Ihave noticed that we have become a less-patient people. We hate standing in line, watching commercials, being held up in traffic and especially, if you’re anything like me, waiting for food.
We live in a society that is obsessed with instant gratification — it’s practically built into our subconscious to want things right away. I am not going to pretend I’m not guilty of this as well; I hate waiting more than five seconds for pretty much anything.
Our generation as a whole could probably be diagnosed with ADD. The other night I was watching TV with friends, and as soon as a commercial came on, everyone instantly became enraptured with their phones. We can’t stand not to be engaged for even 30 seconds.
Instant gratification is cool. Doing what I want when I want is a great thing that I will always appreciate. But is it better for you? When we become impatient with inanimate objects like the TV during a particularly long commercial, it conditions us to become impatient with each other, and that’s not so good.
I don’t want to complain about technology. That’s not the point, and it’s not entirely to blame for our generation’s decrease in patience. I don’t have the answer for why we want things right away, but I do have a few suggestions on how to regain your patience.
1. Read a book. This is good life advice, but it’s also a very disciplined activity. Amidst classes, homework, club activities, part-time jobs and a social life, it is almost impossible to find time to read anything longer than a tweet. If you can make time to sit down for 15 minutes every day to read a book, you’ll feel great when you finish it.
2. Don’t use a microwave. This sounds less like a helpful tip and more like a conspiracy theory. Microwaves are fine, but I have noticed they have an influence on how long I’m willing to wait for something. Why slow-cook a meal when you can microwave it for 30 seconds? Because microwaves cause you to scream in frustration when your freezer-to-stomach ratio is less than five minutes, that’s why.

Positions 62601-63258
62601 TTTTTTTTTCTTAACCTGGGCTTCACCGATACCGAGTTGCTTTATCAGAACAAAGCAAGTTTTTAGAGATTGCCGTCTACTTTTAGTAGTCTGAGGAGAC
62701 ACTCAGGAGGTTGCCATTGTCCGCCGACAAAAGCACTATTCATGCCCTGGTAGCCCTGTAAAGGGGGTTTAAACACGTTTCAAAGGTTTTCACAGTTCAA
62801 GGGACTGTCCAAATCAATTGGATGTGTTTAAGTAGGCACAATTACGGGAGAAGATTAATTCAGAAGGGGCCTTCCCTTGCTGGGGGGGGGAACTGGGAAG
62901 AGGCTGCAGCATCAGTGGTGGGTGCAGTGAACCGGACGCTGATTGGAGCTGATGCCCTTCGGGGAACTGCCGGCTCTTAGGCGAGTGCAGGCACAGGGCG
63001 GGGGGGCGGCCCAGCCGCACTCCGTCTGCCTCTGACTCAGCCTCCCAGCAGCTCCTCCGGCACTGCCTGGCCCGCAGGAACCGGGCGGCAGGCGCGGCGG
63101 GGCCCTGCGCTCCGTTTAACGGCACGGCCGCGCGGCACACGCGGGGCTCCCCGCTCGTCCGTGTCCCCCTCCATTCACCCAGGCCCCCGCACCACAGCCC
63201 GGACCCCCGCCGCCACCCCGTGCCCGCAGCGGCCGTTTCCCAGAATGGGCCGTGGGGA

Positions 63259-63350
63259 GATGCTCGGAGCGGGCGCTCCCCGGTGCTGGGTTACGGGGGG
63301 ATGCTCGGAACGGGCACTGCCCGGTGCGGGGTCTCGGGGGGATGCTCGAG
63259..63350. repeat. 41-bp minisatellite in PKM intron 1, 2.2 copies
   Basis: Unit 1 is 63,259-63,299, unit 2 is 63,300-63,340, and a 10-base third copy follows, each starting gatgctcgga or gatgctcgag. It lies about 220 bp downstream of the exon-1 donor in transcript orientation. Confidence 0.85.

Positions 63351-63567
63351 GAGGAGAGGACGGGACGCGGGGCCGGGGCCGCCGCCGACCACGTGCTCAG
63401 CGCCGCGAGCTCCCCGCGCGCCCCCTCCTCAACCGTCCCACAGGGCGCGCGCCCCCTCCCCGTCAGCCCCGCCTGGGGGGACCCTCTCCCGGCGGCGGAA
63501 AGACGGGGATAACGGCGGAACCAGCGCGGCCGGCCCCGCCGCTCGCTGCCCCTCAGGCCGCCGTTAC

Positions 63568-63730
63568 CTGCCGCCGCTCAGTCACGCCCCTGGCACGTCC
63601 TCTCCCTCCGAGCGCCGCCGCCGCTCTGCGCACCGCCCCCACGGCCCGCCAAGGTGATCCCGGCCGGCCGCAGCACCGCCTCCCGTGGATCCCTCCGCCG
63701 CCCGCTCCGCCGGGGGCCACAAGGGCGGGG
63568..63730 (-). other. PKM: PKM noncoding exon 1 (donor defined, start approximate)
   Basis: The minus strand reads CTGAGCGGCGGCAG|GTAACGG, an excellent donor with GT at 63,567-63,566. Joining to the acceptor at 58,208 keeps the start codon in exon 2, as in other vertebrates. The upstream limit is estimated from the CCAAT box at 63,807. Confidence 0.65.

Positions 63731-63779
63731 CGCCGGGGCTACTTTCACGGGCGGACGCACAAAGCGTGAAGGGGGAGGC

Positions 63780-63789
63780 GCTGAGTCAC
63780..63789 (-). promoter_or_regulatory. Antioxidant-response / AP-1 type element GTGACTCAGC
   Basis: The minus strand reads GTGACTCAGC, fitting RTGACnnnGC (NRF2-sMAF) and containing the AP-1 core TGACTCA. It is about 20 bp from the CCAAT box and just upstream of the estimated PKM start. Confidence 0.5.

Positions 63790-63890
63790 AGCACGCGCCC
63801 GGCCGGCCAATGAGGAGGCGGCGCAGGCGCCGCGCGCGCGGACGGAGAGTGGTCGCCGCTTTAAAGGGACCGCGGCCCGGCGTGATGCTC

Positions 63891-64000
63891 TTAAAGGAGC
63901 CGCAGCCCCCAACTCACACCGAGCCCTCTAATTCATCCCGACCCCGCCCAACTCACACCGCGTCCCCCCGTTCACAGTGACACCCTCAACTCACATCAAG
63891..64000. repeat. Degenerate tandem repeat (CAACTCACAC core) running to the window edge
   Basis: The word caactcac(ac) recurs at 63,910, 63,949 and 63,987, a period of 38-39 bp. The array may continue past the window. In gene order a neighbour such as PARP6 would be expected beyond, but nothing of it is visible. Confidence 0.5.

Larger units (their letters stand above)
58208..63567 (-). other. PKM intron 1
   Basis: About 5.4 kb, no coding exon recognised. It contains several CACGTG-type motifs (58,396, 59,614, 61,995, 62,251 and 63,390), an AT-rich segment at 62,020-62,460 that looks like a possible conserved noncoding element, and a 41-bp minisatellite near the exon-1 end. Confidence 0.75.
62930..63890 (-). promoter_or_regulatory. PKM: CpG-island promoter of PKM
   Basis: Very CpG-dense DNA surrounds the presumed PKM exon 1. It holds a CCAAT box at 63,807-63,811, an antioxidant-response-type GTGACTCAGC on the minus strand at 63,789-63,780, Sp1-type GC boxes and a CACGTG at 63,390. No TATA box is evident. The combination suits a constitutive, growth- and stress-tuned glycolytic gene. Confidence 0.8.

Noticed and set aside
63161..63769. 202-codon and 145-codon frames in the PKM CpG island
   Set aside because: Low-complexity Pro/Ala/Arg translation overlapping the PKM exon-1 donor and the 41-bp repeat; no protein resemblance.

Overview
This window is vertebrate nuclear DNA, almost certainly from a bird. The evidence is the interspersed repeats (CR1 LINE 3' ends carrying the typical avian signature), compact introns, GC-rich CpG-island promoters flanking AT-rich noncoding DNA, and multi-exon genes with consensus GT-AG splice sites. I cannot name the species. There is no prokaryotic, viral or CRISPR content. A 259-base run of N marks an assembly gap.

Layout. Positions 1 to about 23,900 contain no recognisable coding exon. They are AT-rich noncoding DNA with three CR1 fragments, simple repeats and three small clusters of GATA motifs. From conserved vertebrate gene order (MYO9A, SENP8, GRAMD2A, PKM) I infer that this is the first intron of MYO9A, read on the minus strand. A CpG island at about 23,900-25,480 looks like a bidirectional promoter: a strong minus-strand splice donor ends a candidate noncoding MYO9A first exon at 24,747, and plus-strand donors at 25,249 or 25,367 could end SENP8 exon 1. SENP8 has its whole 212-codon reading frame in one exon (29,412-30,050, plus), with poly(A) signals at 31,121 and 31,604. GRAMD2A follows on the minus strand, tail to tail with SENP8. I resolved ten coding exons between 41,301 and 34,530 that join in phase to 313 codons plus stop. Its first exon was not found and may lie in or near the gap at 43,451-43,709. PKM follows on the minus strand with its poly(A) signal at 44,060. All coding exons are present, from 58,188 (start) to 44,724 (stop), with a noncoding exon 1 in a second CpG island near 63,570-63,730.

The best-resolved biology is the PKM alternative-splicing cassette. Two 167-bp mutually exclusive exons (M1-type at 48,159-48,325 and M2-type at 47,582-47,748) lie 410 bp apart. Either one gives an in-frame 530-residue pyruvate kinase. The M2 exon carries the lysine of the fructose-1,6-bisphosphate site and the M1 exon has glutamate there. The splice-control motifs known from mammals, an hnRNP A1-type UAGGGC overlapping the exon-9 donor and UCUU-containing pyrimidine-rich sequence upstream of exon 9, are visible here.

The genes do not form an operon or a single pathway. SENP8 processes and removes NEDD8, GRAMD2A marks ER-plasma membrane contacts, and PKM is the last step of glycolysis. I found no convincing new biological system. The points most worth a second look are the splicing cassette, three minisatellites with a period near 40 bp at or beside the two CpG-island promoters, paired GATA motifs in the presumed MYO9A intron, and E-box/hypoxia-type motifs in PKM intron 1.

3. Write letters to your friends. This sounds cheesy and unnecessary, and sometimes it can be. If you see someone every day, what would you have to say in a letter? I’ve been exchanging letters with a friend from high school since we graduated. We do use normal platforms of communication as well, like texting and Snapchat, but try to have at least one person with whom a primary source of communication is letters. It’s more fun than it sounds and it gives you something to look forward to when you check your mailbox.
4. Avoid being on your phone at social gatherings. It’s a pet peeve of mine when people ask me to “hang out,” which translates to “let’s all sit in a circle and stare at our phones.” At first it’s weird being the only person not browsing your Twitter feed; you won’t be sure what to do instead. My roommate introduced me to the UNICEF Tap Project. It provides a day of drinking water for every 10 minutes you don’t touch your phone. Suggest doing this at your next outing; everybody wins.
I can’t guarantee that these suggestions will change your whole life, but they will keep you from having a nervous breakdown the next time you’re stuck in line at the post office. You’re welcome.